The top 7 ways to streamline forms and user journeys

The user is the focus of any website, but poor UX design can make or break your site and crush conversion rates. 

A brand’s website is the shop front of any business and first impressions are everything. The user experience design of the site is the deciding factor, as to whether a user stays on the site to look around, or jumps away to find something better. 

When visiting a company's website, users often have a purpose or objective that they want to be able to execute immediately. The longer it takes for them to reach their goal, the less likely they are to convert and become a loyal, returning customer. 

For many businesses, it is the initial planning stage where mistakes are frequently made. Simple tasks such as detailed user research and mapping user journeys are often forgotten about or rushed through, having a knock on effect on the site as a whole. 

The user needs to be at the centre of a website, with all design elements built up around how this visitor will be using the site, and what the business needs those users to do. 

For example, when designing a fast and effective checkout process, the user should be the main point of call, thinking about how quickly they want to get from A-B and how safe they feel inputting sensitive data. 

To help you start your website design off right, here are 7 ways in which you can streamline your user journey and ensure minimal user drop off.      

Conduct thorough user research

Before you can design the user experience of your site, you need to know exactly who your users will be and what their motivations are. You will already know what you need your site to do, but now you have to think about how your users will reach your end goal. 

User research is always the first thing to be rushed through, but correctly identifying user behaviours e.g. what pages they visit, their behaviour flow and which landing pages have the highest bounce rate, will help you tailor your UX and streamline your user journey. 

Only include what is absolutely necessary  

It can be easy to get carried away and create convoluted websites with too much copy and too many landing pages. It’s important to take a look at your site map and take out any pages, processes or steps that may be considered unnecessary. 

Make sure all the information your users might be visiting your site for is clearly labelled and easy to find, straight from the homepage.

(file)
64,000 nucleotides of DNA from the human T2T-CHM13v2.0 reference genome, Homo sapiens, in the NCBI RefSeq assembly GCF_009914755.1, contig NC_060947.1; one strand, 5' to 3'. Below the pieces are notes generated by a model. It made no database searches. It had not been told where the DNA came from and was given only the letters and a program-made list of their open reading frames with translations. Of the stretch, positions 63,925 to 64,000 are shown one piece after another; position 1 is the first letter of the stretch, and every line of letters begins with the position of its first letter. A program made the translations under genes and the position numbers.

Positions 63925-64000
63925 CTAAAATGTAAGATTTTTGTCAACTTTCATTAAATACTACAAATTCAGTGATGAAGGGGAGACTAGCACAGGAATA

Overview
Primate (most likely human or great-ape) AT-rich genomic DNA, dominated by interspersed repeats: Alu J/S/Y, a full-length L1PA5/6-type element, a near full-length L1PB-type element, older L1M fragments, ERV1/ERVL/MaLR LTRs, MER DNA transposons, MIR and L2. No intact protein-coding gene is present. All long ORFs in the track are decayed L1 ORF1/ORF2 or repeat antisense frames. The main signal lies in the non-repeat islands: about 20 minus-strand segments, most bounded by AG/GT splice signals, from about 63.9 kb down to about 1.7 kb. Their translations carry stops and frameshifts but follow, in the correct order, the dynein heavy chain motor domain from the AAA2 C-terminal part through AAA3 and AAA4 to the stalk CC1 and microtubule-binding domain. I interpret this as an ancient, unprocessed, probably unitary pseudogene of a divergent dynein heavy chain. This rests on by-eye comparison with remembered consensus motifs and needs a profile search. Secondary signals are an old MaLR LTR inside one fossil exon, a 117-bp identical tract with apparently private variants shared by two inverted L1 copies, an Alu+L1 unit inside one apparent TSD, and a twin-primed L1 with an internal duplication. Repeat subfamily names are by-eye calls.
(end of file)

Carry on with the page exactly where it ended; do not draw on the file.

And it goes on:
Keeping forms minimal and un-intrusive

When it comes to features such as on-site forms, it is best to keep the fields minimal and easy to answer quickly. More often than not, users will give up on a form if it is either asking too many questions, or if it is not clear as to what information is needed. A simple name and contact number or email address is all you really need for enquiry forms, with a message box to allow users to explain the reason for their enquiry. 

Keep copy short and sweet

When optimising a landing page, it can be tempting to add as much copy as possible, filled with keywords and internal links. However, though SEO is important to a new site, users should always come first. Make sure you write all your copy with them in mind, keeping it to the point and filled with relevant and useful information. Then you can revisit the copy and add in keywords and phrases for SEO purposes. 

Keep the nav bar succinct 

Too many category pages can become confusing and allow users to easily get lost on the site. When deciding what should be included on your nav bar, think about what information your users will be looking for as soon as they land on your site. 

According to a recent survey from HubSpot, 86 per cent of site users want to be able to see products and services as soon as they land on a site. Give your users what they want on a silver platter, offering minimal steps to find exactly what they are looking for. 

User research doesn’t end as soon as you’ve planned out your user journey and UX design, research should be kept up to date all year round, in order to identify changes in behaviour. Tools such as Google Analytics can help you chart the behaviour flow of your users and help you identify any bumps in your user journey that might need attending to. 

User behaviours change and shifts over time, depending on the types of products and services you offer and even depending on changes to UX trends. For example, the introduction of the burger menu changed the way users expect to see a site menu and where to find the pages they are searching for. 

Make sure your site is responsive 

Mobile now takes up a large chunk of searches and 61% of users said that if they didn’t find what they were looking for immediately on a mobile site, they would look for an alternative site. Despite users often using mobile for initial searches, the speed at which mobile users move from the top of the funnel to actual conversion is a lot faster than that of desktop.   

Mobile users want ease of use and speed, they want to be able to jump onto a site, find what they are searching for and complete their goal swiftly. Mobile users are also more likely to convert, as they are often looking to buy or enquire ‘on the go’. 

Ensuring a streamlined user journey ensures your users have the best chance to convert. It helps to improve the reputation of both your brand and your website and can also generate loyal, recurring customers. By not sacrificing functionality for beauty and keeping your UX design user focused and to the point, your site will be able to serve both you and your customers to optimum capacity.

Catherine Crawford, USIO
Image search: Shutterstock/nenetus